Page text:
Mt. Badaoer, Mt. Meilu and Mt. Gaoyao in Wulai Taiwan
I've seen those before, but still don't know what they are.
After lunch break, we resumed our hike and passed the junction with the No. 6 sign, and back to No. 8 within 30 minutes.
badaoer-19-no-6
The location of sign No. 6 was also a junction.
While getting back to Baoqing Temple, I saw those wonderful orchids again and even found another wildflower, Taiwan Bicornuta 角桐草, which is an endemic species in Taiwan. I saw this one in Miaoli, too.
Mt. Badaoer, Mt. Meilu and Mt. Gaoyao in Wulai Taiwan
I also found Taiwan Bicornuta on this trail.
Before 2 o’clock, we were already back to the temple and finished this hike.
Mt. Badaoer, Mt. Meilu and Mt. Gaoyao in Wulai Taiwan
Back to Baoqing Temple. This was a hort hike.
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Thoughts about this Hike and Other Routes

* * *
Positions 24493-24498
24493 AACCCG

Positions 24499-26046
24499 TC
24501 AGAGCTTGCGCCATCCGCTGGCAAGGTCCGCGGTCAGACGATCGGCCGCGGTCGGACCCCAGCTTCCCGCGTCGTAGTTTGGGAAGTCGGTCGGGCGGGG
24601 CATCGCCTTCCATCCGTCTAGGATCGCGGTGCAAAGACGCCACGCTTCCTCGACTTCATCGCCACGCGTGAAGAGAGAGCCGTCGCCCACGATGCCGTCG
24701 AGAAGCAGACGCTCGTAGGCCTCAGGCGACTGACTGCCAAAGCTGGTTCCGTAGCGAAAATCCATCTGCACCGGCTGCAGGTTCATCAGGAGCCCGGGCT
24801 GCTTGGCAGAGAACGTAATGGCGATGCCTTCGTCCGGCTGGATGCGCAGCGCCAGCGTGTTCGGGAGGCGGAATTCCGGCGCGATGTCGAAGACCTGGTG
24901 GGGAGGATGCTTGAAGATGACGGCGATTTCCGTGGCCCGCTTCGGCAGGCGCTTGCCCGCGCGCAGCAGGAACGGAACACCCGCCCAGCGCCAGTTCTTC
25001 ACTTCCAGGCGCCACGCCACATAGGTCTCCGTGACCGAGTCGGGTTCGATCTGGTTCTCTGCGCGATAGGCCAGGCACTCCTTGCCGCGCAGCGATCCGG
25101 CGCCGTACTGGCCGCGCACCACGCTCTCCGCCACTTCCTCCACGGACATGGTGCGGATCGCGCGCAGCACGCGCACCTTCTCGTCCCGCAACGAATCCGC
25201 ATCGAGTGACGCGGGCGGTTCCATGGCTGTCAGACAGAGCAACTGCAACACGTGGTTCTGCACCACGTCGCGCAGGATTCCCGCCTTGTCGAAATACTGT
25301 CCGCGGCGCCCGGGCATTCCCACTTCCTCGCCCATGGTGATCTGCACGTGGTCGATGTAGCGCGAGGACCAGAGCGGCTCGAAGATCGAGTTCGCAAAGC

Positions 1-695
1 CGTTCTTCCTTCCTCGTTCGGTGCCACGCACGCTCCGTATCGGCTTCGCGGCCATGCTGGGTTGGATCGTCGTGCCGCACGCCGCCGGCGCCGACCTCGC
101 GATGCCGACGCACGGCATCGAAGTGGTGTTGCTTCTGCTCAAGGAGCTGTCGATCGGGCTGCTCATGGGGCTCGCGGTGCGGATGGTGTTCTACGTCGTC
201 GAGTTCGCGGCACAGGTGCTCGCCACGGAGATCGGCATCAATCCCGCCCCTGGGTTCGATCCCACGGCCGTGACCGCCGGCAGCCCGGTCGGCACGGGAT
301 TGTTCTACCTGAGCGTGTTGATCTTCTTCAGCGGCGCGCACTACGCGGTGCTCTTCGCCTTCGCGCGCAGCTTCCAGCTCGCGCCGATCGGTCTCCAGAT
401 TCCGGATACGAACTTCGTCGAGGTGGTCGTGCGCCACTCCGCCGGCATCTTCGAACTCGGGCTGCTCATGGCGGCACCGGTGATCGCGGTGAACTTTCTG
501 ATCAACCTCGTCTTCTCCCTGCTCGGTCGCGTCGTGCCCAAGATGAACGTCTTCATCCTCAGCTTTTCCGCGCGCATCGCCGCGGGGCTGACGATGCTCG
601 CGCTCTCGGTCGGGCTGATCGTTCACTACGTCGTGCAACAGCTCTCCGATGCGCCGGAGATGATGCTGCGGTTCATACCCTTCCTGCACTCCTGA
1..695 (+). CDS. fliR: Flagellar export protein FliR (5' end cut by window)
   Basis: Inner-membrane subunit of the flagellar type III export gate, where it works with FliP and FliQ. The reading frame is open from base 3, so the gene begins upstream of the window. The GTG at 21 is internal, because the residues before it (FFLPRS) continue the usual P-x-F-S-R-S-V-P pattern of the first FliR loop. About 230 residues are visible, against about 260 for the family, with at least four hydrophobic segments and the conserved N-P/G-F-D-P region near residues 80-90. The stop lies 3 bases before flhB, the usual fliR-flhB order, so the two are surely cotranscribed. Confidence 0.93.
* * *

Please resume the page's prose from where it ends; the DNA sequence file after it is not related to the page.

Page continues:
As you can see, this is a very short hike with amazing views on Mt. Badaoer and beautiful wildflowers. This is a hike that I will do it again.

Do A Big Loop Hike Starting from Honghegu

If I get a chance to hike here again, I will take the one from Honghegu. I can take Bus 849 from MRT Xingdian Station and get off at Chenggong Stop 成功站. The trailhead is very close to Chenggong Stop. The distance of this route is around 16 km (10 miles) and it’s more challenging. The elevation gain and loss are 1,200 meters.
Jiajiuling trail in Wulai
I saw this sign on a saddle during my hike to Mt. Jiajiuling in October 2019. The trail on the left was to Mt. Jiajiuling.

Hike to Mt. Zhulu and Mt. Kabao

The followings are the trails I want to do or do it again: Mt. Jiajiuling, Mt. Zhulu and Mt. Kabao 卡保. Many hikers prefer to hike here in autumn so they can see Taiwanese Beech. It will be great to see those amazing trees, but I’m also fine without seeing them if I can avoid the crowd.
Mt. Beichatian, Mt. Zhulu and Mt. Kaobo. Photo by Acer Lee